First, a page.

The intent of the “Zion Curtain” is to address the pervasive culture of drinking, to mitigate the influence of the growing acceptance of alcohol use among children. As an illustration of the concept of cultural impact on children, why do we adorn our houses with pictures of family, faith, and natural or artistic beauty rather than with pornographic images or pictures of illicit drugs? Read more

‘Zion Curtain’ is a matter of culture

The following post is a transcript of a 4-minute weekly radio commentary aired on several Utah radio stations:

If you were to take a tour of my home, you would immediately notice the symbols of my family’s culture. Our living room is simple and uncluttered. On its walls hang artistic representations of our Mormon heritage and our six children. More family pictures line our hallways. In fact, our entire home is filled with the symbols of faith and family.

Of all of the things we could have chosen to decorate our home environment, we chose the symbols of faith and family. We could have chosen the symbols of other cultures. We could have chosen to decorate our home with pictures of Victoria’s Secret models or with beautiful people we don’t even know. Instead, when you walk into our home you know immediately that faith and family are at the center of our culture.

We believe that culture influences our lives. The symbols of life with which we surround ourselves are stark reminders of what’s important to us. I love my wife and I don’t need a picture of my wife to inform that love. But that picture reminds me of that love. More to the point, I don’t have pictures of strangers adorning my home precisely because they remind me of nothing. Culture matters.

The 2013 session of the Utah Legislature was quiet for the most part but the issue of Utah’s liquor laws threatened to disrupt the calm. Read more

Large sodas, liquor and a free society

The following post is a transcript of a 4-minute weekly radio commentary aired on several Utah radio stations:

If you’ve ever searched for an infamous example of government overreaching its proper bounds, you need look no further than the New York City ban on “sugary drinks.” Last year, on June 12, the city’s Department of Health, through its Board of Health, and with full approval of New York’s mayor, Michael Bloomberg, issued a regulation that limits the sale of “sugary drinks” to containers no larger than 16 ounces. “Sugary drink” is defined as a carbonated or non-carbonated, nonalcoholic, sweetened drink that has greater than 25 calories per fluid 8 ounces of beverage.

Not only couldn’t a customer buy the drink, neither could she buy the cup size violating the regulation for self-service. The Board of Health voted 8-0 to adopt the new rule on September 12, 2012. A multi-party lawsuit was filed exactly one month later and the Supreme Court of the State of New York ruled to overturn the regulation just this month.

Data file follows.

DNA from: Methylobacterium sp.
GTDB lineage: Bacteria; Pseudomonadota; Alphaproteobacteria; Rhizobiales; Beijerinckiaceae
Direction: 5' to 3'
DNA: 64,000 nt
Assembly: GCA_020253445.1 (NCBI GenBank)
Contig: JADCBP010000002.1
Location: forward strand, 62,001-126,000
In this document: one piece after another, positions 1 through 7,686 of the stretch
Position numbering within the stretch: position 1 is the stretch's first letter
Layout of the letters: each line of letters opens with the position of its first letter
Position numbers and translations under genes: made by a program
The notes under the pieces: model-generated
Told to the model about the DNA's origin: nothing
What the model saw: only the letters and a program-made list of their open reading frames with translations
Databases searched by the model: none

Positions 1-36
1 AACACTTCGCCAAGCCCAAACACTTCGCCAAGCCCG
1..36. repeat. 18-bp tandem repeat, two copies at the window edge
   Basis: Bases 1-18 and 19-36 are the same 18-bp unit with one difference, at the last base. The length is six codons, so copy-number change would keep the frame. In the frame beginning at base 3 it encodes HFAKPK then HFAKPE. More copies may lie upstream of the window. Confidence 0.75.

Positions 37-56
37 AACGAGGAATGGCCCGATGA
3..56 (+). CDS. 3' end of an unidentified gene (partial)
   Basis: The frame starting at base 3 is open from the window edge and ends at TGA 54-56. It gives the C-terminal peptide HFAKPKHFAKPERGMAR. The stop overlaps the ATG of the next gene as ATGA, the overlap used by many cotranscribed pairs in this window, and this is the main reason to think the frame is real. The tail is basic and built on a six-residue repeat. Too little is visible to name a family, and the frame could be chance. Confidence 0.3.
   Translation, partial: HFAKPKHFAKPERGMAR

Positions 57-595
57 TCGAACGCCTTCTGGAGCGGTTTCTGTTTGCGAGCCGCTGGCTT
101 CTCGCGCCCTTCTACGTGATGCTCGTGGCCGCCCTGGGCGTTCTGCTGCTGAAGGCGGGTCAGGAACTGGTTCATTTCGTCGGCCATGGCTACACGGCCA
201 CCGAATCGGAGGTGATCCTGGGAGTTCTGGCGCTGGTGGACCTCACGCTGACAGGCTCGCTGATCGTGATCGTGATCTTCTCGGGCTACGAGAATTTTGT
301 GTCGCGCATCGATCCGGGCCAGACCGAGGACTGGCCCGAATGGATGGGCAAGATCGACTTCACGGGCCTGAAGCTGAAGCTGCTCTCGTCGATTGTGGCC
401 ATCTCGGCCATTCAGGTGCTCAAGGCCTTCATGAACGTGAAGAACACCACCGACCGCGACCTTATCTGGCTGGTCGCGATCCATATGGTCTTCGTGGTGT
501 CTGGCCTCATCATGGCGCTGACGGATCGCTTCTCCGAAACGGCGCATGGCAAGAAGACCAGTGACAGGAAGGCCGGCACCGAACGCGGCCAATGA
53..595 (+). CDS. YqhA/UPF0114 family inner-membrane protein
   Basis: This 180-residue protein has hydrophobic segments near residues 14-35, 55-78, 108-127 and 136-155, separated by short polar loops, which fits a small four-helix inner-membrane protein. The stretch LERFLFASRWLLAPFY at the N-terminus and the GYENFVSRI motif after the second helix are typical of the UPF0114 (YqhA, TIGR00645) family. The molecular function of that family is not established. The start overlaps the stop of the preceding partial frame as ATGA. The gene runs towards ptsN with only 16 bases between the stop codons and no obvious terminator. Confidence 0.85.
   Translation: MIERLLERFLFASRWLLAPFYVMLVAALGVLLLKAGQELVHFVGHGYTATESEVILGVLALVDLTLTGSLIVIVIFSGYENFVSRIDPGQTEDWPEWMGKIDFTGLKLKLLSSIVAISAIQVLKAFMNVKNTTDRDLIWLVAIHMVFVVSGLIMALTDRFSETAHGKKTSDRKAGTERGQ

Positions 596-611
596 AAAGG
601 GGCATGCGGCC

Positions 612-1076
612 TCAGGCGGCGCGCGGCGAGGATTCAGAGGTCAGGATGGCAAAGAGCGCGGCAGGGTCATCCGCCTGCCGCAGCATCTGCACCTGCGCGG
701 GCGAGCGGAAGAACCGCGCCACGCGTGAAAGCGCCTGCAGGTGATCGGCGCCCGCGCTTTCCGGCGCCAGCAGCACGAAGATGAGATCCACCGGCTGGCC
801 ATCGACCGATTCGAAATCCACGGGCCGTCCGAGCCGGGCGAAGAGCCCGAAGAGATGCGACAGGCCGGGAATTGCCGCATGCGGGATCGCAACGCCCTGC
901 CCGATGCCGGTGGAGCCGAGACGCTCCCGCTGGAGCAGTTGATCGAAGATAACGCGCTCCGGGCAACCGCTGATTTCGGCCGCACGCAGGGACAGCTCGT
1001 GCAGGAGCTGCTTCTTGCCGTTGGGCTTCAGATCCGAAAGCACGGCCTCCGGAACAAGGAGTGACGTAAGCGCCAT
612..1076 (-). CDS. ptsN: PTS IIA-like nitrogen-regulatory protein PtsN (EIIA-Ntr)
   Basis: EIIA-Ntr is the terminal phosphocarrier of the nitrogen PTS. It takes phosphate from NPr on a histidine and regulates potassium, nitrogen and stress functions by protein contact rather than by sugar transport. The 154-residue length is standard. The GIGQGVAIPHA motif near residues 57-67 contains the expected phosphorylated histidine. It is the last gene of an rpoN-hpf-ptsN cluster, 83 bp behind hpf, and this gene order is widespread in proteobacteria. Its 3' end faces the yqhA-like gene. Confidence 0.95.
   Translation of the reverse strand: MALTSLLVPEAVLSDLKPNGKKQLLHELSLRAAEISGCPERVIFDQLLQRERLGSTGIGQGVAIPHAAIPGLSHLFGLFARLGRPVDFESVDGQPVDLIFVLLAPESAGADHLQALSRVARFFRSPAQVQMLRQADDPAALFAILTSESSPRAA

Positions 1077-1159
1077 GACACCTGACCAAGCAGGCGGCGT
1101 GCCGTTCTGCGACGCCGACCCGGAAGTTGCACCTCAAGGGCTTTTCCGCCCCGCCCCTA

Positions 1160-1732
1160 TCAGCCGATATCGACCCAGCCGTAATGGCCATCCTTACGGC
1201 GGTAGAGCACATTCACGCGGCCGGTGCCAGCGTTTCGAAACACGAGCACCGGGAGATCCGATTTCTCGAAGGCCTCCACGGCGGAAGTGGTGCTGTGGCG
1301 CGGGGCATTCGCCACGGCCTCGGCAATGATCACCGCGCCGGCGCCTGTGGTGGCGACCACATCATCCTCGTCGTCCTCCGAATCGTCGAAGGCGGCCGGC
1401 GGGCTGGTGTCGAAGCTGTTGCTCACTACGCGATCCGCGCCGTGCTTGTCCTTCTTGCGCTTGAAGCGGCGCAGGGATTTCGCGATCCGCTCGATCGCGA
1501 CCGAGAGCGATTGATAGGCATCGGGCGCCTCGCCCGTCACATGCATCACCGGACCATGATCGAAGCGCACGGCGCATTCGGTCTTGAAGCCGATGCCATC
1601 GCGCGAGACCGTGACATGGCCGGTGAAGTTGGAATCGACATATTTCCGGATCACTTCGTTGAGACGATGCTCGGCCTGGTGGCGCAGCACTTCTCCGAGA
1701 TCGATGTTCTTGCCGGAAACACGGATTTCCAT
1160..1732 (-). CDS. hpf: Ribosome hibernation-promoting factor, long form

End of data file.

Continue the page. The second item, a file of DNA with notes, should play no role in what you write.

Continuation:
In its defense, the Board of Health argued, “There is an obesity epidemic among New York City residents which severely affects public health.” It argued, “The health of its residents affects the economics of a town, village, city, state and nation” and that “New York City … battles to maintain services in light of tough economic times. One of the fiercest budgetary fights is over Medicaid [and] Medicare.” You can start to see the picture – because of the modern welfare state and culture of entitlement it breeds, government must step in to fix us so we don’t break the budget.

And the only way for government to fix us, evidently, is to coerce us. Read more

We regulate alcohol to protect innocent lives

We often hear the question, “Why does Utah regulate and restrict the ability to sell and purchase alcoholic drinks so much?” A practical answer to that question, based on empirical research and analysis, is because doing so is good for individuals, as well as for society more broadly, because it protects innocent people from alcohol-related problems.

That was the implication gathered last week from the consensus of expert researchers on the impact of alcohol regulation. Speaking at a conference in Provo, one researcher reported that “when the price of alcohol goes up by 10 percent, there’s a corresponding 2.2 percent decrease in alcohol related diseases.” Another researcher reported that “underage drinking, alcoholism, drunk driving, alcohol-enabled domestic violence, child neglect and crime can be reduced by raising the price on alcohol. With higher prices come reduced rates of alcohol abuse and improvements in public health and safety.” Read more